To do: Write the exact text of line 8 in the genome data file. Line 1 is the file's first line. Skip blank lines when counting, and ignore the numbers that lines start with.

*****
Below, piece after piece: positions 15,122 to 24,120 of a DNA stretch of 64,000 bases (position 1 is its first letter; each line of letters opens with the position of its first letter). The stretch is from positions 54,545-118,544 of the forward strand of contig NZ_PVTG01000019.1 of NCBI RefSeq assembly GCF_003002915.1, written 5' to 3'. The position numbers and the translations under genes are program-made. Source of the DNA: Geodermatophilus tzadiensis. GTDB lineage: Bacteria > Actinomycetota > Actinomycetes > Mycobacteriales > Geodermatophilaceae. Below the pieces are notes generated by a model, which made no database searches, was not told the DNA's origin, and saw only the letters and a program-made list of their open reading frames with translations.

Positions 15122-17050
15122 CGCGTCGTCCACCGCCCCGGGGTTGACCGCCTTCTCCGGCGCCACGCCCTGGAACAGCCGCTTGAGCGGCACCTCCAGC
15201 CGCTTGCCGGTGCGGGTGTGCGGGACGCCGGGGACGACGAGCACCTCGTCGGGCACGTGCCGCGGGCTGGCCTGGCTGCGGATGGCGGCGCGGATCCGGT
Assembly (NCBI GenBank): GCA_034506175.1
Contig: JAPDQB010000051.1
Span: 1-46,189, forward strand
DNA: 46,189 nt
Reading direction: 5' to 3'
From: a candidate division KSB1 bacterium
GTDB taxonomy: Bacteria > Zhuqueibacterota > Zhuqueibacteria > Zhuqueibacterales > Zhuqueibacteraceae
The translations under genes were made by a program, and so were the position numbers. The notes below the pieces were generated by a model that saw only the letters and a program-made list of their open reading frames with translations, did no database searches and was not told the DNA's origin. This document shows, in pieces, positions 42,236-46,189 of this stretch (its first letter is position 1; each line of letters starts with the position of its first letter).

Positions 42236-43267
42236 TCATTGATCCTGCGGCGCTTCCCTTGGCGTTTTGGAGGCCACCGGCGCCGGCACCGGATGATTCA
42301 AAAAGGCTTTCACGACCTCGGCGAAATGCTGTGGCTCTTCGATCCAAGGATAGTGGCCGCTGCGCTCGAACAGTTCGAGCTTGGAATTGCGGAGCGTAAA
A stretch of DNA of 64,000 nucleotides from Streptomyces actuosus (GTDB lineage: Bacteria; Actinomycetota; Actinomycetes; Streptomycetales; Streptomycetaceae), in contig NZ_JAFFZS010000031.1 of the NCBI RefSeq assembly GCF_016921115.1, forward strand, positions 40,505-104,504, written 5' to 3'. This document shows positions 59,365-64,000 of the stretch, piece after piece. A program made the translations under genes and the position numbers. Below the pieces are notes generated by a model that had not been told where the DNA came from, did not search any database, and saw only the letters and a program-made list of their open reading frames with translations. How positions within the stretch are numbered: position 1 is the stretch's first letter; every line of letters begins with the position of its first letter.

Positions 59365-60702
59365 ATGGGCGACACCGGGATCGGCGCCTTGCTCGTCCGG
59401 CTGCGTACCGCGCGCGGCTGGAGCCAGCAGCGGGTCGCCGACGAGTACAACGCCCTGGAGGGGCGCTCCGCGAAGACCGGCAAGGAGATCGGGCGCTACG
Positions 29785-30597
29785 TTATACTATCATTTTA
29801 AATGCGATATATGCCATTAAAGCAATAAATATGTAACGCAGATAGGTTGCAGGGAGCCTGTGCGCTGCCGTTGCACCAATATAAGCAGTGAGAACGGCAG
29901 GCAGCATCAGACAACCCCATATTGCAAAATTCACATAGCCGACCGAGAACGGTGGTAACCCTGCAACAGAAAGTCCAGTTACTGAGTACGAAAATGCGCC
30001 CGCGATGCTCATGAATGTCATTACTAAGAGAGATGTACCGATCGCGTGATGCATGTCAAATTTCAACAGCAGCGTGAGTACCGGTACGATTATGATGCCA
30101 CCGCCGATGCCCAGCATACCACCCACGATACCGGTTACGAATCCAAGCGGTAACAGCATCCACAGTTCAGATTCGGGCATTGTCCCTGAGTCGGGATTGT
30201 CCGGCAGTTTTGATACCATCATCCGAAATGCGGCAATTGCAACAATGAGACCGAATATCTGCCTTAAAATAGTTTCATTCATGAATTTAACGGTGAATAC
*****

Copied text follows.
DNA: 46,189 nt